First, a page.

It has been so annoying at White Hart Lane this past year or so, having to walk round walkways and under awnings and dodge fences and hoardings, losing all sense of direction. Millions of pounds were being poured into what appeared to be a hole in the ground. The new stadium will replace part of one end of the present one, which was built in 1898. It has been hard not to be unaware of what’s going on, continually asking ourselves, as we take our seats: did the earth move for you?

Now, at long last, you can see what will be there, when it emerges from the scaffolding in another year. Awesome, of course. And, har, har, it will hold more people than Arsenal’s new home by 1,000 (61,000, as opposed to the puny Emirates, with only 60,000). At each home game, I am thinking about the future, wondering how my treasures will fare: will they be happy there?

No, I don’t mean Harry Kane, Danny Rose and Kyle Walker – local as well as national treasures. Not many Prem teams these days can boast quite as many English persons in their ranks. I mean my treasures, stuff wot I have been collecting these past 50 years.

About ten years ago, I went to a shareholders’ meeting at White Hart Lane when the embryonic plans for the new stadium were being announced. I stood up when questions were called for and asked the chairman, Daniel Levy, about having a museum in the new stadium. I told him that Man United had made £1m the previous year from their museum. Surely Spurs should make room for one in the brave new mega-stadium – to show off our long and proud history, delight the fans and all those interested in football history and make a few bob.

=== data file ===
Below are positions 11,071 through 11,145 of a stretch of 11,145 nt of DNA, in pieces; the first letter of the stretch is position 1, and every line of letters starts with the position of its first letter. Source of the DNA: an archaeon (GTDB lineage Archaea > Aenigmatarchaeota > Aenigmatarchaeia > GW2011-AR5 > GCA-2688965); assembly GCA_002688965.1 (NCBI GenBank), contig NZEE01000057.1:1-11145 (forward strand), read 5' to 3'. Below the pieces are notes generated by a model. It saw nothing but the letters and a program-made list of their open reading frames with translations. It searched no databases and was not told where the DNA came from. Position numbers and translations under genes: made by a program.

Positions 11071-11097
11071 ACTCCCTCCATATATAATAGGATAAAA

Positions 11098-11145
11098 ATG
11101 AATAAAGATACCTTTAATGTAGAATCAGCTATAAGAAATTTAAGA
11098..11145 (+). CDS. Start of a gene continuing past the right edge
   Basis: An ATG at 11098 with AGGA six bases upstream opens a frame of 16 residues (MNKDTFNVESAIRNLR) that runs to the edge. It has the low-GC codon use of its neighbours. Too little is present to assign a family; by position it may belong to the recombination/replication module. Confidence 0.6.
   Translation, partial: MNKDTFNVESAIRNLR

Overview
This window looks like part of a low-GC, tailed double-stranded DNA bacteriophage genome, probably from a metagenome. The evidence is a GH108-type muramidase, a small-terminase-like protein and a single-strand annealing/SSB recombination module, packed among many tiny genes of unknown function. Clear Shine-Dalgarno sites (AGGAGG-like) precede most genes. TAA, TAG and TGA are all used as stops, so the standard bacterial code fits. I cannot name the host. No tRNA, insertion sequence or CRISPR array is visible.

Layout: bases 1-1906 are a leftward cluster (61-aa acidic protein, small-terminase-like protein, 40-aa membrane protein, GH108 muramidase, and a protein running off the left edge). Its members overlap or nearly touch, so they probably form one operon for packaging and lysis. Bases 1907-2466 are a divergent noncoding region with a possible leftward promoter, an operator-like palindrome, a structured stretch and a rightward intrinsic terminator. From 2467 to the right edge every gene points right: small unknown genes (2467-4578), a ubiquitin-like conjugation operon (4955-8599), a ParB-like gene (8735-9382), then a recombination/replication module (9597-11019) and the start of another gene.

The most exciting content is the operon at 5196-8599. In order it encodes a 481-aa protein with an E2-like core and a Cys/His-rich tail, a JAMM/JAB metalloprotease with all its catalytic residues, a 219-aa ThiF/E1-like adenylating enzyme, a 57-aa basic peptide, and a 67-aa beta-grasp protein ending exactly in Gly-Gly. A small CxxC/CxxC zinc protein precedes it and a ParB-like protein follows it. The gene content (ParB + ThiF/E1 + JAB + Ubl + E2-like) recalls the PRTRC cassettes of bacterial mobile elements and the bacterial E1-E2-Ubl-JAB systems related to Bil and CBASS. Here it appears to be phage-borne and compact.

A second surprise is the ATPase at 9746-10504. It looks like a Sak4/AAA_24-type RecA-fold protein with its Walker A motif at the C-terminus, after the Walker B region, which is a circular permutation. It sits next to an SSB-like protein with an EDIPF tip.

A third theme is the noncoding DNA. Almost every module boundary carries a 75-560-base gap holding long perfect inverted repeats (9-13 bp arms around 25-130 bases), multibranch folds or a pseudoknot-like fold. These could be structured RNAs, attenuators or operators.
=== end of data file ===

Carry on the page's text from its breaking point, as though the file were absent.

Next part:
He mumbled something – fluent enough, as he did go to Cambridge – but gave nothing away, like the PM caught at Prime Minister’s Questions with an unexpected question.

But now it is going to happen. The people who are designing the museum are coming from Manchester to look at my treasures. They asked for a list but I said, “No chance.” I must have 2,000 items of Spurs memorabilia. I could be dead by the time I finish listing them. They’ll have to see them, in the flesh, and then they’ll be free to take away whatever they might consider worth having in the new museum.

I’m awfully kind that way, partly because I have always looked on supporting Spurs as a form of charity. You don’t expect any reward. Nor could you expect a great deal of pleasure, these past few decades, and certainly not the other day at Liverpool when they were shite. But you do want to help them, poor things.

I have been downsizing since my wife died, and since we sold our Loweswater house, and I’m now clearing out some of my treasures. I’ve donated a very rare Wordsworth book to Dove Cottage, five letters from Beatrix Potter to the Armitt Library in Ambleside, and handwritten Beatles lyrics to the British Library. If Beckham and I don’t get a knighthood in the next honours list, I will be spitting.

My Spurs stuff includes programmes going back to 1910, plus recent stuff like the Opus book, that monster publication, about the size of a black cab. Limited editions cost £8,000 a copy in 2007. I got mine free, as I did the introduction and loaned them photographs. I will be glad to get rid of it. It’s blocking the light in my room.

Perhaps, depending on what they want, and they might take nothing, I will ask for a small pourboire in return. Two free tickets in the new stadium. For life. Or longer . . . 

Hunter Davies is a journalist, broadcaster and profilic author perhaps best known for writing about the Beatles. He is an ardent Tottenham fan and writes a regular column on football for the New Statesman.

This article first appeared in the 16 February 2017 issue of the New Statesman, The New Times